3.2. Numerical Analysis

We continue using the values in Section 2.5, and we can get the ESS as Table 5. From Table 5, we can see that when is larger, is larger and is larger; that is, the airport prefers selecting reputation cooperation mechanism and nonprofit organizations prefer altruism behaviors, which leads to a more efficient and harmonious result.

Table 5: The ESS with different risk-averse attitudes.
3.3. Advises for Actors

Currently, in Chinese aviation joint emergency response, airport emergency management institution generally takes a leader role. It makes emergency plans and arranges work for joint nonprofit organizations. The government supervises and supports the emergency management. Nash equilibrium represents the Pareto state and harmonious coordination represents the better rescue management.

Firstly, the government should evaluate the risk-averse degree for participators. According to the result, it may determine the quantity of subsidy to attain the Pareto state. Meanwhile, in order to quickly obtain the expected evolutionary result, government can make rules. For example, some nonprofit organizations directly participate in the joint emergency response system without bidding to restrict inefficient self-learning. On the other hand, government should punish the speculative extra payoff of selfishness when airport adopts the reputation cooperation mechanism. Secondly, the airport emergency management institution should decrease supervised and managerial cost under bidding competition mechanism by using managerial skills and methods. Moreover, airport can sign an agreement with joint organizations to increase the risk-averse degree of them. For example, they can decrease punishment for bad coordination or increase their responsibility and social role. Thirdly, nonprofit organizations can make use of their special superiority and mechanism advantage. They can promote their reputation, power, and right to speak. Meanwhile, they also can decrease the speculative extra payoff and increase the probability of reputation cooperation mechanism. All above suggestions can help realize the Pareto state and harmonious coordination.

4. Conclusions

We study effects of risk-averse degree of participators in aviation joint emergency response considering the coevolution of cooperation mechanisms and individual preferences between airport and nonprofit organization. We put forward two mechanisms to select the joint nonprofit organization on the current aviation joint emergency mechanism in China and two preferences. We build replicator dynamics equations taking risk aversion attitude into account. Moreover, we introduce the factor of government. The results show that the larger the risk-averse degree is, the larger the probabilities of reputation cooperation mechanism and altruistic preference are. It can make the emergency environment more harmonious. Hence, government should make rules or subside actors for guiding and speeding up the harmonious evolution.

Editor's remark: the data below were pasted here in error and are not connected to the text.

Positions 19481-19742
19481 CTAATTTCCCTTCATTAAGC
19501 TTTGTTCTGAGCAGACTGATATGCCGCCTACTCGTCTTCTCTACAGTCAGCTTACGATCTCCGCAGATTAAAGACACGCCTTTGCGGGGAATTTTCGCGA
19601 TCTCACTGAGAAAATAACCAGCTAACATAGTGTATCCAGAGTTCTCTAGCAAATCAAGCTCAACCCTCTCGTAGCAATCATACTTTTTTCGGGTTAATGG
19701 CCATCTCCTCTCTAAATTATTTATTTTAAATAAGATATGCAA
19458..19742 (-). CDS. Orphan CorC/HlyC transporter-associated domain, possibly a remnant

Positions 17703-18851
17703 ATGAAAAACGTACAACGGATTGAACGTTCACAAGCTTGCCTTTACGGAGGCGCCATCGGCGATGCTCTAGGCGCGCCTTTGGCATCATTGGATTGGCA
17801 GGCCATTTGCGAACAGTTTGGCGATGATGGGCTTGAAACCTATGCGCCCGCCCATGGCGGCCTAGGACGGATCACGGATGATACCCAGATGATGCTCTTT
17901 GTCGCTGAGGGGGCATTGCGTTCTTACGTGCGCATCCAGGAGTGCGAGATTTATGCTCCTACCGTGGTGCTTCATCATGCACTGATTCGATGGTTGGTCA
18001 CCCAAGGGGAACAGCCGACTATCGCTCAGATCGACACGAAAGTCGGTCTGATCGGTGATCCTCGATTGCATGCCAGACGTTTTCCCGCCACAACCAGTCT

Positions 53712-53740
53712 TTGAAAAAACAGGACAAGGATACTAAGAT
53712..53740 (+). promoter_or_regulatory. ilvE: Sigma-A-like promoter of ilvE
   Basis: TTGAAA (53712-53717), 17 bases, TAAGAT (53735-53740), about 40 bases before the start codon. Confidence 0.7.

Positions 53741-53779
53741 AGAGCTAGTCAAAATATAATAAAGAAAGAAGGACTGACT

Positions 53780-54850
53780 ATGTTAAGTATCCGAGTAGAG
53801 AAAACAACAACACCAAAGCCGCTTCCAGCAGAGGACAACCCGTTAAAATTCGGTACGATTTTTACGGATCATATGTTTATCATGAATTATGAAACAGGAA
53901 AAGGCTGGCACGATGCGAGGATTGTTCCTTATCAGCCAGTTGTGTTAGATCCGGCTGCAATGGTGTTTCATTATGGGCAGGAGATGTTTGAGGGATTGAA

In theory aspect, this paper develops the evolutionary game between airport and nonprofit organization in aviation joint emergency response system. Meanwhile, it enlarges the research applications between public or private sector and nonprofit organizations. Moreover, we also introduce risk attitude factor to the evolutionary process. According to it, we compute the replicator dynamics equations by the conditional value-at-risk (CVaR) and study the effect of government intervention on evolution. It enriches relative researches on evolution of joint mechanism and emergency management. In practice aspect, this work can help actors to make decisions more accurately and efficiently. Moreover, it can instruct leaders to speed up evolutionary process for realizing Pareto state. In order to achieve the better management effect about disaster emergencies, we should pay more attention to risk attitudes and make sense of the effects on joint emergency response mechanisms.

However, in real environment, much information is uncertainty [3740]. According to this situation, the randomness of effect scale in an aviation accident means the demand for coordination is stochastic. So, the random demand will be studied in the future. In this study, we consider risk-averse attitude for both actors. However, it is not difficult to image that the actors may be risk-taking. The risk attitude is related with accident probability. We will further research these problems in the future.

Competing Interests

The authors declare that they have no competing interests.

Acknowledgments

This work is partially supported by Grants from the National Science Foundation of China (NSFC nos. U1333115, 71373188, 90924024, 91224001, and 81372804), the Fundamental Research Funds for the Central Universities (no. 1101012), Post-1970 Young Scholars in Humanities and Social Sciences from Wuhan University, Training Program of High Level International Journal Articles in Humanities and Social Sciences from Wuhan University, the Huibei Province Science Foundation (2011CDB191), and the Central University Basic Science Research Fund (2012QN188).